Greater organizational stability
An organization that considers the external stakeholders to its critical assets while implementing risk management policies is more likely to recover in the event of a catastrophe. Due to the reliance of stakeholders for critical implements and processes, it is necessary to examine the company’s vital forms of liability and how to mitigate them. Such strategies include finding additional suppliers.
An organization with better risk management enjoys financial benefits ranging from lower insurance premiums and legal compensation thanks to reduced legal liability, to lesser costs associated with resuming operations in case of a disaster. This cements the company’s financial position, helping it access more significant lines of credit.
Vendor Risk Process
An information security officer tasked with implementing policies to mitigate the fallout from systems failure or breach must perform a vendor risk assessment on the organization’s supply chain. In recent years, numerous organizations have suffered losses due to a third-party vendor breach. This is an Achilles heel to any computing infrastructure as they fall out of the information security officer’s domain.
As such, for it to bear any fruit, the entire process is carried out using a conceptual framework. This is to ensure it covers all the necessary information needed for the process to be successful. An iterative approach should be taken with a constant review of policies and methodology.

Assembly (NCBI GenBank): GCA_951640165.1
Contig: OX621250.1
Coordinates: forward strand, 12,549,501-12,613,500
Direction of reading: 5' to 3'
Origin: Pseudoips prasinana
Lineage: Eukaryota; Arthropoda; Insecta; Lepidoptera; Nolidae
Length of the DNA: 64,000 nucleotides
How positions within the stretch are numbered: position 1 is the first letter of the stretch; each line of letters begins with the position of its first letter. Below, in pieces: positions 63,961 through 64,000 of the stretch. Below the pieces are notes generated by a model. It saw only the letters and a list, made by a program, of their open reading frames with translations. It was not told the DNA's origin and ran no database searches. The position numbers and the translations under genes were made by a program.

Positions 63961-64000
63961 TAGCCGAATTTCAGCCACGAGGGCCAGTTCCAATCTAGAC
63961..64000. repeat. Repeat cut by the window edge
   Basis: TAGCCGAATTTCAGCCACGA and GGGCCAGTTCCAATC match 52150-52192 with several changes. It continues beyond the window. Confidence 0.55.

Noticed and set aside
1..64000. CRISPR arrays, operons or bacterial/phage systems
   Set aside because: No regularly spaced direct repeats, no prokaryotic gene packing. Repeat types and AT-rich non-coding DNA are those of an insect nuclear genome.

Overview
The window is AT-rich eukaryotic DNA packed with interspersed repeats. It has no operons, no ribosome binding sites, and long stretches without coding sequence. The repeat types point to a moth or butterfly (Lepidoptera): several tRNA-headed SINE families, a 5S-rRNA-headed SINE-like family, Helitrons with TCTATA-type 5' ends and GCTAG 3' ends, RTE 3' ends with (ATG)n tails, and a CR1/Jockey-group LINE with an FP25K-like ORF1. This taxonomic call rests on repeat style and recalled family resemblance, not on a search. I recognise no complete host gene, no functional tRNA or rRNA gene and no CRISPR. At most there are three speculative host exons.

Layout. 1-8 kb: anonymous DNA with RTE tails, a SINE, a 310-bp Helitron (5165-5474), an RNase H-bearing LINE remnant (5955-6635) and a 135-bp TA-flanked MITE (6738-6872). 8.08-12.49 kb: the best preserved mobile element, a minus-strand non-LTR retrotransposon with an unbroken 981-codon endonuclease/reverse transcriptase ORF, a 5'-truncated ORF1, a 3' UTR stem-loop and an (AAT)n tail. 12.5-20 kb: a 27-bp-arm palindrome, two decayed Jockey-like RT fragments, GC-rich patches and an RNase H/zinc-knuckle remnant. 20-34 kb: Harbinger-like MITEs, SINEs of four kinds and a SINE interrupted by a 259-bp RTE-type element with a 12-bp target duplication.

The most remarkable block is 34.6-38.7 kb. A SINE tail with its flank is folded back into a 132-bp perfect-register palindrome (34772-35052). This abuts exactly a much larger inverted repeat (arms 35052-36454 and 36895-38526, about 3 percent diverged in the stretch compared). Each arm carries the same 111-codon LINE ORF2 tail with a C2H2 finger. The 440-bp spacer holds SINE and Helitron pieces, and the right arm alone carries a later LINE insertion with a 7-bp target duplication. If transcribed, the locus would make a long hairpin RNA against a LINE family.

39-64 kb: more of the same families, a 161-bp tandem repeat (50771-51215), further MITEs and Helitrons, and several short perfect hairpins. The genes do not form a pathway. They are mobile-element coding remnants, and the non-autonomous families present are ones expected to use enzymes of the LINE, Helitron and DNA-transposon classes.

ROLE OF CHIEF INFORMATION SECURITY OFFICER
The chief information security officer in the organization is responsible for ensuring data security and privacy within the organization. Due to this task’s complexity, they are required to facilitate and coordinate the entire risk management process giving it the appropriate level of cooperation necessary from the management.
The Chief Information Security Officer needs to be trained appropriately to ensure they are prepared to handle third-party vendor risks. At EC-Council, industry-standard training is given to professionals seeking further training and certifications. With practical, hands-on experience given through the course, the trainee is given the skills and knowledge to carry out a risk assessment.
About EC-Council CCISO – Certified Chief Information Security Officer
The CCISO Certification is an industry-leading program developed for current and aspiring CISOs. The CCSIO program does not focus solely on technical knowledge but on the application of information security management principles.
CCISO covers the five important domains of Information Security Management:
- Governance and Risk Management
- Information Security Controls, Compliance, and Audit Management
- Security Program Management & Operations
- Information Security Core Competencies
- Strategic Planning, Finance, Procurement, and Vendor Management
For more information, visit the CCISO program page.
OCC: Third-Party Relationships: Risk Management Guidance
“Managing third-party risk in a changing regulatory environment” McKinsey & Company